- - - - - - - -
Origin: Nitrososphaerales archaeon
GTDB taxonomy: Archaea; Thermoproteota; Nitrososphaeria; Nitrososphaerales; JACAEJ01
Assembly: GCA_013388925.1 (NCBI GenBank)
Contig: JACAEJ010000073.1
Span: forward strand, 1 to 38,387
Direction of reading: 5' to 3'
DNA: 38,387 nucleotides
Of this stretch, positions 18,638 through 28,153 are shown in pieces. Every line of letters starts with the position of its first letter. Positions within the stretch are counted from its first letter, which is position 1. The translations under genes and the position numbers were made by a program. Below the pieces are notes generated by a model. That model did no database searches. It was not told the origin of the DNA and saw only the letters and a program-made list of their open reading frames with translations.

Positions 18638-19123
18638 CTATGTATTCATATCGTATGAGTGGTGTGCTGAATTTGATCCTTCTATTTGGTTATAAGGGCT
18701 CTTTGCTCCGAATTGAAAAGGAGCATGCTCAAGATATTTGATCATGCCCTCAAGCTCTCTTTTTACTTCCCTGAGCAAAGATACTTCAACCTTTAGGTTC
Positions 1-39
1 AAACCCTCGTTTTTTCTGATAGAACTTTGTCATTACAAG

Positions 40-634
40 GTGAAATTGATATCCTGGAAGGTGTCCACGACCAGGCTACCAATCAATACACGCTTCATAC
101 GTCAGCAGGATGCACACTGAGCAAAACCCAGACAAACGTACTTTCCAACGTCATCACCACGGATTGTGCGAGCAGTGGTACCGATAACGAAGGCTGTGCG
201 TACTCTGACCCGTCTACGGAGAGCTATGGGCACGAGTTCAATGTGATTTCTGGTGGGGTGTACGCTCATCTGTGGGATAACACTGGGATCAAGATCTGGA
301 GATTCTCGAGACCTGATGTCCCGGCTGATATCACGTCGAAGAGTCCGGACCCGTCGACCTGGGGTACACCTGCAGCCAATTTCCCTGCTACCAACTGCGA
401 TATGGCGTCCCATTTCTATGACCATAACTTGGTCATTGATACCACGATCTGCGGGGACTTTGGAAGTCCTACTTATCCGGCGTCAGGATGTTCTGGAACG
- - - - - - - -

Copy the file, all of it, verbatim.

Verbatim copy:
Origin: Nitrososphaerales archaeon
GTDB taxonomy: Archaea; Thermoproteota; Nitrososphaeria; Nitrososphaerales; JACAEJ01
Assembly: GCA_013388925.1 (NCBI GenBank)
Contig: JACAEJ010000073.1
Span: forward strand, 1 to 38,387
Direction of reading: 5' to 3'
DNA: 38,387 nucleotides
Of this stretch, positions 18,638 through 28,153 are shown in pieces. Every line of letters starts with the position of its first letter. Positions within the stretch are counted from its first letter, which is position 1. The translations under genes and the position numbers were made by a program. Below the pieces are notes generated by a model. That model did no database searches. It was not told the origin of the DNA and saw only the letters and a program-made list of their open reading frames with translations.

Positions 18638-19123
18638 CTATGTATTCATATCGTATGAGTGGTGTGCTGAATTTGATCCTTCTATTTGGTTATAAGGGCT
18701 CTTTGCTCCGAATTGAAAAGGAGCATGCTCAAGATATTTGATCATGCCCTCAAGCTCTCTTTTTACTTCCCTGAGCAAAGATACTTCAACCTTTAGGTTC
Positions 1-39
1 AAACCCTCGTTTTTTCTGATAGAACTTTGTCATTACAAG

Positions 40-634
40 GTGAAATTGATATCCTGGAAGGTGTCCACGACCAGGCTACCAATCAATACACGCTTCATAC
101 GTCAGCAGGATGCACACTGAGCAAAACCCAGACAAACGTACTTTCCAACGTCATCACCACGGATTGTGCGAGCAGTGGTACCGATAACGAAGGCTGTGCG
201 TACTCTGACCCGTCTACGGAGAGCTATGGGCACGAGTTCAATGTGATTTCTGGTGGGGTGTACGCTCATCTGTGGGATAACACTGGGATCAAGATCTGGA
301 GATTCTCGAGACCTGATGTCCCGGCTGATATCACGTCGAAGAGTCCGGACCCGTCGACCTGGGGTACACCTGCAGCCAATTTCCCTGCTACCAACTGCGA
401 TATGGCGTCCCATTTCTATGACCATAACTTGGTCATTGATACCACGATCTGCGGGGACTTTGGAAGTCCTACTTATCCGGCGTCAGGATGTTCTGGAACG